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Gulf spill exploited to paint oil sands green

In the wake of the oil spill disaster in the Gulf of Mexico, federal Environment Minister Jim Prentice has joined Alberta Premier Ed Stelmach to beat the drum for the oil sands. Prentice recently portrayed the oil sands as a less environmentally risky alternative to offshore drilling. The Pembina Institute's Danielle Droitsch takes Minister Prentice and Premier Stelmach to task for "using their positions to sell the oil sands" rather than acting "as stewards to province's resources, ensuring responsible development of the oil sands and proper regulation of oil sands operators." She concludes:

The Gulf oil spill is not an opportunity to claim the oil sands are something they're not - safer, cleaner or more secure. The spill should serve as a grave reminder of what can happen if oil is not developed responsibly. Moreover, the spill should set in motion a cleaner, carbon-free energy future, where we don't depend on risky, environmentally damaging fossil fuels at all.

Link to posting on the Oil Sands Watch website.

Posted May 10, 2010 by Anonymous

Climate Change and the Integrity of Science

The Pembina Institute's PJ Partington gives us the highlights of the letter in defence of climate research from 255 members of the U.S. National Academy of Science. The letter was published in the May 7, 2010 issue of the journal Science. You can read the full text of the letter here.

Society has two choices: We can ignore the science and hide our heads in the sand and hope we are lucky, or we can act in the public interest to reduce the threat of global climate change quickly and substantively. The good news is that smart and effective actions are possible. But delay must not be an option.

Read more »

Posted May 7, 2010 by Anonymous

False claims highlight Alberta's inadequate GHG regulations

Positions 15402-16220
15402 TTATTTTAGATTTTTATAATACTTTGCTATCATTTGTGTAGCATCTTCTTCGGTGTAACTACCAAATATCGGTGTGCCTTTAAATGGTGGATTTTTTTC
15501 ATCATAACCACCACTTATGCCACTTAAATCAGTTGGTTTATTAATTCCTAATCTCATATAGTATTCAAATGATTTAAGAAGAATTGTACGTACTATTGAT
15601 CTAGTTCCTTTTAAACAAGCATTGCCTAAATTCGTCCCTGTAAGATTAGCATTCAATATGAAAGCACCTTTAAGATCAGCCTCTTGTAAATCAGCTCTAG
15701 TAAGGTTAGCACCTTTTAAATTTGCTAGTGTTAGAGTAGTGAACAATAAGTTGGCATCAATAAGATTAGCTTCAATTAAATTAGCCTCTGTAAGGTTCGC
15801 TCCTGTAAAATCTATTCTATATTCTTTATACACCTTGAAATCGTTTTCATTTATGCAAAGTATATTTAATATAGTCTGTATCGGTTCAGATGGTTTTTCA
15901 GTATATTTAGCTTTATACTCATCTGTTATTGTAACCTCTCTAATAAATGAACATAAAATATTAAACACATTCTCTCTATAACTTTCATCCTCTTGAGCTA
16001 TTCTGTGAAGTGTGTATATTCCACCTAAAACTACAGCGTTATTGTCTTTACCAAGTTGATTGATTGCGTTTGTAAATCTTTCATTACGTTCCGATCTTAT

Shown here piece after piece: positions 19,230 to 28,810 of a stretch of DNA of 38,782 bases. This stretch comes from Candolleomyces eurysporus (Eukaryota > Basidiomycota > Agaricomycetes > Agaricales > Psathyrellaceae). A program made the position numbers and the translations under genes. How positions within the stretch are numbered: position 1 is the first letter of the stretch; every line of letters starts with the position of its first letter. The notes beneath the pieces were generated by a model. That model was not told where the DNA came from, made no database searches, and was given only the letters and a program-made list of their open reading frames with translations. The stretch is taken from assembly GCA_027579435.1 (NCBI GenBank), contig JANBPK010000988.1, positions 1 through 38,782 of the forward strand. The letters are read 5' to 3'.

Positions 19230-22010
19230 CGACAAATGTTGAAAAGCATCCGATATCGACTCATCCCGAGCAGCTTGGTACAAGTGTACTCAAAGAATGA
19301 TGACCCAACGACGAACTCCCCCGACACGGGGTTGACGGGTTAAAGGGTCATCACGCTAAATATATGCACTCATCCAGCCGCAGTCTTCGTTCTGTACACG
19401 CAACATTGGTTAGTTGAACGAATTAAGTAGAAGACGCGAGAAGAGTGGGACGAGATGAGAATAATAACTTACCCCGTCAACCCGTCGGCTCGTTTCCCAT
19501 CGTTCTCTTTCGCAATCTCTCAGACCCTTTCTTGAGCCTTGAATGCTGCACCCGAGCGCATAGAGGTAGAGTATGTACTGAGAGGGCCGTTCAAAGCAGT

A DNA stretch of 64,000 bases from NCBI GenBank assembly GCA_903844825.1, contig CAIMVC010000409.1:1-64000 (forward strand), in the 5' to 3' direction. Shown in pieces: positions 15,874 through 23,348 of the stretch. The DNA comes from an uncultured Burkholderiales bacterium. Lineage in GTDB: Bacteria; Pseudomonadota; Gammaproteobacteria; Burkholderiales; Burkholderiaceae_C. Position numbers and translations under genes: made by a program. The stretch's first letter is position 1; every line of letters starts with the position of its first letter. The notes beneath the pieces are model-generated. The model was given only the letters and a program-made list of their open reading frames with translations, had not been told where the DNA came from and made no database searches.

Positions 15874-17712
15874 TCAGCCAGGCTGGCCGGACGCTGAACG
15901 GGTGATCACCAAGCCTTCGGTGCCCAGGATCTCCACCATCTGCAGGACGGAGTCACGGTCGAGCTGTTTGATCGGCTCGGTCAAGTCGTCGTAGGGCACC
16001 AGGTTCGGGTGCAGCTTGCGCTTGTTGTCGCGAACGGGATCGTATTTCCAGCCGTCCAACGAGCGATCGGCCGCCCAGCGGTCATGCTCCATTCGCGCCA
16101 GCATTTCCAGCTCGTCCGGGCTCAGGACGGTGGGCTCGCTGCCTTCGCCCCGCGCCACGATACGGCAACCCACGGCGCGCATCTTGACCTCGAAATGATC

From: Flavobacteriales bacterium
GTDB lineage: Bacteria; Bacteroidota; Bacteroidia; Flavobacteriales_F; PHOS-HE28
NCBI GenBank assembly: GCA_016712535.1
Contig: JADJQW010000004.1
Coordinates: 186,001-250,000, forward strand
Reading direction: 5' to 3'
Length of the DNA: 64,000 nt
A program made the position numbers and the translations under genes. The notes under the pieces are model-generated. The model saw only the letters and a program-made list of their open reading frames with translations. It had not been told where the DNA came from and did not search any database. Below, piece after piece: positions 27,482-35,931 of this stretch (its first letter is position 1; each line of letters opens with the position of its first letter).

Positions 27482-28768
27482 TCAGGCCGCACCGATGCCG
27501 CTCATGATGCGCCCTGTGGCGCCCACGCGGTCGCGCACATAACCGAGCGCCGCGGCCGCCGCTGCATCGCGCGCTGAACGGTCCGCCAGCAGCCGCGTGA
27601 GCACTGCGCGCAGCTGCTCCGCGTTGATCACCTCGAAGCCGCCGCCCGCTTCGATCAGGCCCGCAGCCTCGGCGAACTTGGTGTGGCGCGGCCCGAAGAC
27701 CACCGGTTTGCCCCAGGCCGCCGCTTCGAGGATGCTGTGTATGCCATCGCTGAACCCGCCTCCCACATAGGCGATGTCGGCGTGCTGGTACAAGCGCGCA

Provincial regulations have no material effect on growing emissions from oilsands

6 May 2010

OTTAWA, ON - The Government of Alberta yesterday made false claims about greenhouse gas emissions from the province's major industrial polluters. The claims were included in a government news release and backgrounder (1) detailing results from provincial greenhouse gas regulations for the year 2009.

"It is simply unacceptable for the government to make claims of emission reductions that do not correspond to reality," said Matthew Bramley, Director of the Pembina Institute's Climate Change Program. "The government's exaggerations may be its attempt to respond to criticism from at home and abroad. But instead of overselling its fundamentally flawed regulations, the government needs to focus on developing a serious plan for real reductions in the province's greenhouse gas pollution." Read more »

Posted May 6, 2010 by Anonymous

Climate Change Accountability Act passes third reading

With Bill C-311, the Climate Change Accountability Act, passing third reading in the House of Commons, AEN groups reacted to this historic event.

Matthew Bramley, Director of the Pembina Institute's Climate Change Program said: